• Then c is in V1 and there is no inconsistency.
  • The graph is a complete bipartite graph K2,3.

14
9.3. Bipartite Graphs
  • A bipartite graph G is
  • Is a graph in which the vertices V can be
    partitioned into two disjoint subsets V1 and V2
    such that
  • No two vertices in V1 are adjacent.
  • No two vertices in V2 are adjacent.
  • A complete bipartite graph Km,n is
  • Is a bipartite graph in which the sets V1 and V2
    contain m and n vertices, respectively, and every
    vertex in V1 is adjacent to every vertex in V2.
  • How many edges ?

15
9.4. Operations on Graphs
  • A subgraph of G (V, E)
  • Is a graph H (W, F) where W ? V and F ? E.
  • Examples
  • K5 and its subgraph

16
9.4. Operations on Graphs
  • The union of two graphs G1 (V1, E1) and G2
    (V2, E2)
  • Is a graph with vertex set V1 ? V2 and edge set
    E1 ? E2.
  • i.e. G1 ? G2 (V1 ? V2, E1 ? E2)
  • Examples
  • G1 and G2 with their union G1 ? G2

17
9.5. Other Graph Representations
  • To analyze a graph using a computer, we need to
    communicate the vertices and edges of the graph.
  • Graph representations
  • Adjacency list
  • Adjacency matrices

18
9.5. Other Graph Representations
  • Adjacency list of a graph G
  • Specify the vertices that are adjacent to each
    vertex of the graph.
  • Examples
  • A graph and its adjacency list.

19
9.5. Other Graph Representations
  • Adjacency matrix of a graph G (V, E) with n
    vertices
  • Is an n ? n matrix A aij, where
  • Sum of the entries in row i of the adjacency
    matrix ?
  • The matrix is symmetric, i.e. aij aji.

20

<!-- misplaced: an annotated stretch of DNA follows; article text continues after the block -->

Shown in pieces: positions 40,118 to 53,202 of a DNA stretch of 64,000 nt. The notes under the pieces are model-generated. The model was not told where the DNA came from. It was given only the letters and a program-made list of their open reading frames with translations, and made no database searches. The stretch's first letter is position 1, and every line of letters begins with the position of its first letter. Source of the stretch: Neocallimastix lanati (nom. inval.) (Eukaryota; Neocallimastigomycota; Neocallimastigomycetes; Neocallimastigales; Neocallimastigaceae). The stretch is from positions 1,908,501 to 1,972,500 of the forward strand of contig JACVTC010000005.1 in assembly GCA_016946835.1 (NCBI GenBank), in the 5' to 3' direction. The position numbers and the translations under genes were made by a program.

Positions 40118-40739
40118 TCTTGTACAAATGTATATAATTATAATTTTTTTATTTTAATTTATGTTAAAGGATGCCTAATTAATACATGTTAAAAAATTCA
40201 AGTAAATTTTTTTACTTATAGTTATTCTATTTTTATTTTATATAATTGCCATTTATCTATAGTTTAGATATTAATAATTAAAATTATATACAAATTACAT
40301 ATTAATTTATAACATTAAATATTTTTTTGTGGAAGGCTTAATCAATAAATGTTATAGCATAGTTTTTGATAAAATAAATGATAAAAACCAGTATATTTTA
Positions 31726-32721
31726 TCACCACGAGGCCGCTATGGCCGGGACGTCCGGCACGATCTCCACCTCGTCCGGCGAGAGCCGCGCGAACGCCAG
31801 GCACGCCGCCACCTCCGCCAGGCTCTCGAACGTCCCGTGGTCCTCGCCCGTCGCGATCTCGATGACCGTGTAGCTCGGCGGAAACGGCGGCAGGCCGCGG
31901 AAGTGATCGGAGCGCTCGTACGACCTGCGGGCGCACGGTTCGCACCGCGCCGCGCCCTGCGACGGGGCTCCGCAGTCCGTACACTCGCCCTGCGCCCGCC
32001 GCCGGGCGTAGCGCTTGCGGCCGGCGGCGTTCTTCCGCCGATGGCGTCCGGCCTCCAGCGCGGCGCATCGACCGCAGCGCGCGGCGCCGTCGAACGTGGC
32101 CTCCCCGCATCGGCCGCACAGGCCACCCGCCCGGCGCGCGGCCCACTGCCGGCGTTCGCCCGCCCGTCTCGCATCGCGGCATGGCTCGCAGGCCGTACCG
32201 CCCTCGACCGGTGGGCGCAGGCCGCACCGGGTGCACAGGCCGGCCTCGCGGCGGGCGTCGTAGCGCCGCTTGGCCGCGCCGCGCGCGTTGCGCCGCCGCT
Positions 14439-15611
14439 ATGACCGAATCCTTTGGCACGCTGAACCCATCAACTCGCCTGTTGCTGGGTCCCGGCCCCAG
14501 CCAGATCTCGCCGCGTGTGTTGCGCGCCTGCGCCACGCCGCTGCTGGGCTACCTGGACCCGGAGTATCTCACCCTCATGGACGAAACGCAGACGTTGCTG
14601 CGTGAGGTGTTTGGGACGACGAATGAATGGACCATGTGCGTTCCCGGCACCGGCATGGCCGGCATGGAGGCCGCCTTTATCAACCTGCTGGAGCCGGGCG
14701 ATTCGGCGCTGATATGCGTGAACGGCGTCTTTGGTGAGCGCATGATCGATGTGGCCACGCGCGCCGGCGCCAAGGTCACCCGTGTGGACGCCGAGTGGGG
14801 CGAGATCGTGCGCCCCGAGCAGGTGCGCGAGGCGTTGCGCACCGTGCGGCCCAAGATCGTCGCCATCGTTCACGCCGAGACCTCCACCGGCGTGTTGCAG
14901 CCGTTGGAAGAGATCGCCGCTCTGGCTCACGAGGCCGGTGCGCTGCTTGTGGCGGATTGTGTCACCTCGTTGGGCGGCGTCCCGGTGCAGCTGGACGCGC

9.5. Other Graph Representations
  • Examples
  • Two graphs and their adjacency matrices.

21
9.6. Graph Isomorphism
  • The two graphs below are in fact the same graph
    (structure-wise).
  • We say that these graphs are isomorphic.

22
9.6. Graph Isomorphism
  • Let G1 (V1, E1) and G2 (V2, E2) be simple
    graphs.
  • The graphs G1 and G2 are isomorphic iff
  • There exists a bijection f V1?V2
  • The function f is called an isomorphism of G1
    with G2.
  • i.e. For all vertices u and v in V1,
  • if u and v are adjacent in G1
  • then f(u) and f(v) are adjacent in G2.

23
9.6. Graph Isomorphism
  • Graph isomorphism invariant properties
  • Are the properties that G1 and G2 must have in
    common in order to be isomorphic
  • the same number of vertices.
  • the same number of edges.
  • degrees of corresponding vertices are the same.
  • if one is bipartite, the other must be.
  • if one is complete, the other must be.
  • etc. but these are necessary, not sufficient !

24
9.6. Graph Isomorphism
  • Examples
  • The following graphs are isomorphic.

25
9.6. Graph Isomorphism
  • Examples
  • The following graphs are not isomorphic. Why?

26
9.6. Graph Isomorphism
  • Examples
  • The following graphs are not isomorphic.
  • Vertex C in G1 is adjacent to the vertices A, B,
    D and E. So it has a degree of 4.
  • But there are no vertices of degree 4 in G2.

27
9.6. Graph Isomorphism
  • Examples
  • Determine if the following two graphs G1 and G2
    are isomorphic.

28
9.6. Graph Isomorphism
  • Solution
  • Check . . .
  • They have the same number of vertices 5
  • They have the same number of edges 8
  • They have the same number of vertices with the
    same degrees 2, 3, 3, 4, 4.

29
9.6. Graph Isomorphism
  • 3?2, 1?1, 5?4, 2?3, 4?5
  • The problem in general is very difficult, even
    using
  • a computer !

30
9.7. Further Readings
  • Introduction to Graphs
  • Basic Definitions Section 11.1
  • Bipartite Graphs p.541
  • Graph Isomorphism Section 11.2